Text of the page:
I actually never cleaned growing up. I just left it to my mother; she never asked me to help anyhow. I was the baby so I got away with a lot. However, when I moved out of my parent’s home to go live with my boyfriend, I had some serious rules to lay in the house. Put your shoes away, put ONLY dirty laundry in the hamper, don’t leave your school books on the floor, and if you make a mess clean it up! That didn’t go smoothly, in fact, they never got it down. I was very picky with neatness and my OCD hit full force in that house. I clean because it bothers me having a mess. I can’t concentrate. I can’t breathe. I think a house should be respected and kept tidy. I, however, was the only person to feel this way in that house. My boyfriend got an earful the first few weeks. I would do laundry for a whole house in one day, wash all the dishes every night after dinner, including wiping down the stove, sweep and mop. When laundry was done, the folding and hanging begun. I also worked forty hours a week so all of this was becoming stressful and I was getting very aggravated. I would get aggravated because I would slave away all day cleaning, bathrooms included, only for them to get home and wreck it again. Shoes on the stair case, socks on the couch, pencils in the bathroom floor, Monster High stuff on the dining table. I felt like I was being disrespected. Like I was taken for granted, a maid, a servant, you name it. I hated being in that house. I had to have a serious talk with him, we all sat down as a family and talked about respect. Britt’s article claims that, “Neat people don’t like process, they like results.” In some cases actually, yes. However I would never seriously consider sending his kids to boarding school, although that’d be nice. I love results, but I understand that not everyone thinks the way I do, and I know he was irritated with me for being so hard on them and picky with him. I felt like my hard work went unappreciated. He had a hard time understanding that at first because to him it’s just mess. Once I had moved out of the house, and there was no one there to clean up after him and the girls; he really realized what he took for granted and missed coming home to a clean house. He now takes it upon himself to carry on what example I left behind. Men do sometimes change ladies! I did realize that I could also lay off of the OCD of cleanliness. A little dust on the floor can be saved for sweeping on the weekends, not every night. We need to learn to meet in the middle.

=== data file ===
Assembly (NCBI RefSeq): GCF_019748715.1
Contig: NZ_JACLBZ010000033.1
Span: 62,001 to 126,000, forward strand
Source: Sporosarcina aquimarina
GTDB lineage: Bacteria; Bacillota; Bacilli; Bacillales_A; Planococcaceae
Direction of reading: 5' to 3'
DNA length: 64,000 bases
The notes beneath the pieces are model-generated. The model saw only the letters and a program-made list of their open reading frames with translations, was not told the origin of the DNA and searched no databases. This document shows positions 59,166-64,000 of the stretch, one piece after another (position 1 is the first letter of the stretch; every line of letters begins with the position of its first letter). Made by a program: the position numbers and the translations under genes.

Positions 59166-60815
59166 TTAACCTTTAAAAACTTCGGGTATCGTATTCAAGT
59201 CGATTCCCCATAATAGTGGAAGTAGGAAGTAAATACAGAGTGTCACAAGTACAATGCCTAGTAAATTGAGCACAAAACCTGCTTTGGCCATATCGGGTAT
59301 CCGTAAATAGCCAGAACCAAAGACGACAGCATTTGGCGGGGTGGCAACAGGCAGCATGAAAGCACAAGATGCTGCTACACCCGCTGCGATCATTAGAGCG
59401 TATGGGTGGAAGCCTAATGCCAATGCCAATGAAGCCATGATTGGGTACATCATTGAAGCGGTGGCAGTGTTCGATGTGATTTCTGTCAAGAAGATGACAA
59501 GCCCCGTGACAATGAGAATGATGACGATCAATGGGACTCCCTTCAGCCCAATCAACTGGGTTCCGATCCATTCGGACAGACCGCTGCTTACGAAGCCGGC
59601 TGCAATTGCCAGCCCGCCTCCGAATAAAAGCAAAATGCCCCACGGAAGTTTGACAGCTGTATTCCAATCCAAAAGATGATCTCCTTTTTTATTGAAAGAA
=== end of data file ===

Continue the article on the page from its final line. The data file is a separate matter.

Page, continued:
That’s where the hard work comes in. We hear so many stories of couples who get married and move in together. “Mom he’s so messy I don’t know what to do!” “Dad she’s such a neat freak about everything! I’m scared to grab something because she may yell at me for not placing it back properly.” I think we all have different levels of being neat or sloppy. Some people are a little bit of both. The truth is, one does have to clean up if they spill something, but leaving a book or pen somewhere isn’t the end of the world. We do need to agree on what’s important. Spilled juice? Wipe it because you don’t need ants. Dirty clothes, dump it in the hamper and not the floor, we don’t want the room to smell. Left the remote control on the floor? As long as it’s near the television, leave it. Jacket is on the couch? Leave it because they may use it again tomorrow morning. Of course every household may be different. Discuss what it is that bothers each of you, and come up with a compromise you can both live with. I promise to wipe sticky counters down after I use them if you could please just leave my book wherever I felt like leaving it. It’s called compromise and it can work. You may even adapt to a new way of life.
With all that said, I hope there isn’t a WWIII happening in a house where it doesn’t need to be over being neat or sloppy. We are all brought up differently with different views on certain things. If you are going to live in a house together, you should really consider talking about their lifestyle before moving in and see if that person is willing to compromise. In Suzanne Britt’s essay, she claims sloppy people are the best and neat people are the worst, but the truth is we all contribute to the madness of this discussion because we all get lazy at times. Or other times we get in a cleaning mode. It’s good to have a happy medium.